G.B. from Seminole County, Florida writes:
Dear Mister Condo,
We have, by order of our county, to have one way driving into our property. I have lived here for over 20 years. In the last 5 years, we have tenants and visitors driving the wrong way even with the posted signs and arrows painted on pavement. I had reported to the BOARD, TO THE MANAGER and even to the Sheriff that we have children waiting at the entrance for the school bus and almost being hit by a car going the wrong way. I myself almost got hit by a car several times. The board meeting held last night was to vote on installing *hands*at the entrance that would prevent this problem. I mentioned to the directors that the Association may be sued for liability if an accident caused bodily harm if more action is not done to control this problem. The manager said she has received many complaints and we do have cameras on site. We had a lawsuit last year and the tenant won the case on another matter, stating, I believe, negligence on behalf of the Association. Thank you!
Mister Condo replies:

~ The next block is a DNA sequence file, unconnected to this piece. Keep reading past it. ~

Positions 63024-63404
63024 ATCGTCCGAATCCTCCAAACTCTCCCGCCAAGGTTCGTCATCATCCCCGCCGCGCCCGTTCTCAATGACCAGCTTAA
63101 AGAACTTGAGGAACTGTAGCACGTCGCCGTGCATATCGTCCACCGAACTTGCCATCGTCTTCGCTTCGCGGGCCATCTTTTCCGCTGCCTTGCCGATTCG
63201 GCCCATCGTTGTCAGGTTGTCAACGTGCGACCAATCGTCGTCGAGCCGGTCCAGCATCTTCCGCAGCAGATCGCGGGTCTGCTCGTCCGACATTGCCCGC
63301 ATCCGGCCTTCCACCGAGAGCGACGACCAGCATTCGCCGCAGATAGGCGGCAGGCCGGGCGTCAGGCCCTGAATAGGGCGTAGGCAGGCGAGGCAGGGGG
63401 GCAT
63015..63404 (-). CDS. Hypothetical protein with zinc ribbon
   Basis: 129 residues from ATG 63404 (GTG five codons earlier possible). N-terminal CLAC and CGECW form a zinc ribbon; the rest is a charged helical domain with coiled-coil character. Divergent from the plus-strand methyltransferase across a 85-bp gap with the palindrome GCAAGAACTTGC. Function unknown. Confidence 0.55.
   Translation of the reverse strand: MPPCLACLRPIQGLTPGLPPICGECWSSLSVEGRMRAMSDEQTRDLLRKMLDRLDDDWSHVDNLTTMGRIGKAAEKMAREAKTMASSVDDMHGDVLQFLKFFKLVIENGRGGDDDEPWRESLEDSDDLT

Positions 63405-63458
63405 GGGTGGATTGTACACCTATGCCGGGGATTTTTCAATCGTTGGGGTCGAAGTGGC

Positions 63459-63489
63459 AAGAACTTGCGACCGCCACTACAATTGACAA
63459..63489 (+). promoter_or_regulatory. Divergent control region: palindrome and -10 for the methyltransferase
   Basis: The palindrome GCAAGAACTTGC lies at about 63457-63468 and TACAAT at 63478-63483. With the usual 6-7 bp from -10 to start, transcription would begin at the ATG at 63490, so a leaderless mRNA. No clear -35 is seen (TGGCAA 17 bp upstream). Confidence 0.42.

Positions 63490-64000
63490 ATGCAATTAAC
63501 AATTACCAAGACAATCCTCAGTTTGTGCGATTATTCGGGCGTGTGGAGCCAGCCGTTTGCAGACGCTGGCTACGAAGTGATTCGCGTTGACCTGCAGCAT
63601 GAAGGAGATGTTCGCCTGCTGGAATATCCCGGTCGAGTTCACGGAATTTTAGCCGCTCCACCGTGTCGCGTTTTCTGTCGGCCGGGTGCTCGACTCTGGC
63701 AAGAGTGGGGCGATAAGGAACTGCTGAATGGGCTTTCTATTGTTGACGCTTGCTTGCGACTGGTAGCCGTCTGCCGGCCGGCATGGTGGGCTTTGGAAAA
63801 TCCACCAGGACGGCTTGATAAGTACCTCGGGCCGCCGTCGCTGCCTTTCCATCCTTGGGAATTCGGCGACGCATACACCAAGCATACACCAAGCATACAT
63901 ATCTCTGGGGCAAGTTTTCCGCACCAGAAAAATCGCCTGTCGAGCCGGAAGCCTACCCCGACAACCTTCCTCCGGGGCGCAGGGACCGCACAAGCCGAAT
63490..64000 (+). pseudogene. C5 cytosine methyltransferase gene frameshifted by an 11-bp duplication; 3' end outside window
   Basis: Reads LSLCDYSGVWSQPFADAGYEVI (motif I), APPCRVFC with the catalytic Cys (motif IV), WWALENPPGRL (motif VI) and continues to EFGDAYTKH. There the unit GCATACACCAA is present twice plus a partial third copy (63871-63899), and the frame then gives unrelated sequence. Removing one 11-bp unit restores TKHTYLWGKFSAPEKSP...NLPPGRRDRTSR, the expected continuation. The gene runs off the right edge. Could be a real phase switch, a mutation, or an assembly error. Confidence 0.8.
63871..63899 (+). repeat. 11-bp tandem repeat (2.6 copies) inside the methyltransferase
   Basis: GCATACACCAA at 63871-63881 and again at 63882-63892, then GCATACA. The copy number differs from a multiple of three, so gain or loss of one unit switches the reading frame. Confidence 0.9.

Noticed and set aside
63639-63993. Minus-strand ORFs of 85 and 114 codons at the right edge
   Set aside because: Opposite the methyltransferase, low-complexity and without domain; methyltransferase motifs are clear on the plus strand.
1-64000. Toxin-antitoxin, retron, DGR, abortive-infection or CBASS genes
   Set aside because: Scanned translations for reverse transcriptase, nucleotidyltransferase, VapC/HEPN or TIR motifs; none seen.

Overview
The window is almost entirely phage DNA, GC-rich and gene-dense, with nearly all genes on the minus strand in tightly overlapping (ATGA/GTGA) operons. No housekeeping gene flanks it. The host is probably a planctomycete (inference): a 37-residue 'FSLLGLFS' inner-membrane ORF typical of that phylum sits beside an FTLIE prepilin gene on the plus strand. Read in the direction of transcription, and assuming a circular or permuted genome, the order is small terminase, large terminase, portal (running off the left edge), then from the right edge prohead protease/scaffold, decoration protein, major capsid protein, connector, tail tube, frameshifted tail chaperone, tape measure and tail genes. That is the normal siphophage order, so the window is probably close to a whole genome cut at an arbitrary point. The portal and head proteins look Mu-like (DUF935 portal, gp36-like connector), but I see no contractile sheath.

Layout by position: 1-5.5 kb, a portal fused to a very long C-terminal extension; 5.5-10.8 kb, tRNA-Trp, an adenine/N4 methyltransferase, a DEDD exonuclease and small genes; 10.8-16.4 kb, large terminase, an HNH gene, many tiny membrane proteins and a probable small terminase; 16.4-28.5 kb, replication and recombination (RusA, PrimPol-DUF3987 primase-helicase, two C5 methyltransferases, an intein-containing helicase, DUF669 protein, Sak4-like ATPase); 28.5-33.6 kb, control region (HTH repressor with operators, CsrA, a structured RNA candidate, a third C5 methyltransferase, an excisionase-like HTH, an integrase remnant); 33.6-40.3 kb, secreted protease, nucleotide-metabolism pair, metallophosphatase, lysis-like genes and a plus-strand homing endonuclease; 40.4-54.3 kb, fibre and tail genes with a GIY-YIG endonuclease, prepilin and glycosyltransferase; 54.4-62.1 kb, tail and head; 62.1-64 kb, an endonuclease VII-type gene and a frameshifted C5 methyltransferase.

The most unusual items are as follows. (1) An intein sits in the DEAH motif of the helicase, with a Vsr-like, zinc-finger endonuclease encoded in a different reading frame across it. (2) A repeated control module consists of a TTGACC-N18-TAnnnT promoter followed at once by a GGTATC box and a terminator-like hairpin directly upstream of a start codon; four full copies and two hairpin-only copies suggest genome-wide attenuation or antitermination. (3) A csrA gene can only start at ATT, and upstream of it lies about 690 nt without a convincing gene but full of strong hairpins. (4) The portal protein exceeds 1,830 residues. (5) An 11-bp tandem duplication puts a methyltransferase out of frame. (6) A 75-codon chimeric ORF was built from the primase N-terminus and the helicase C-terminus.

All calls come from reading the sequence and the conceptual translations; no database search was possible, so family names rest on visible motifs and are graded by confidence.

G.B., I am sorry for your association’s driveway challenge and the folks who are not caring enough to follow the traffic patterns that could prevent tragedy. You are correct to point out the liability issue to the Board. I hope they take your warning to heart. At the end of the day, it is the association, under the guidance of the Board, who has to address this issue and correct the behavior of disobedient drivers. Since the simpler deterrents aren’t working it is time to step up to more severe deterrents. Installing gates is a great way to stop people from going the wrong way. If they can’t get through, surely, they will start going the correct way. Traffic cameras can help, especially if the Board passes strong measures to correct the wrong way drivers. Measures can include fines, restricted access to association grounds, etc. for violators. Of course, all fines and violations must follow due process for the association and state laws for community association governance. The important thing is to keep complaining until the Board acts to correct the problem. In addition to the heartbreak of a death or injury, the association could face a huge liability expense for allowing the dangerous condition to persist. I am hopeful that you are already on the right track to correcting this problem. Stay the course and keep on top of your Board until they do the right thing. You could be saving the life of a child or even your own life. Good luck!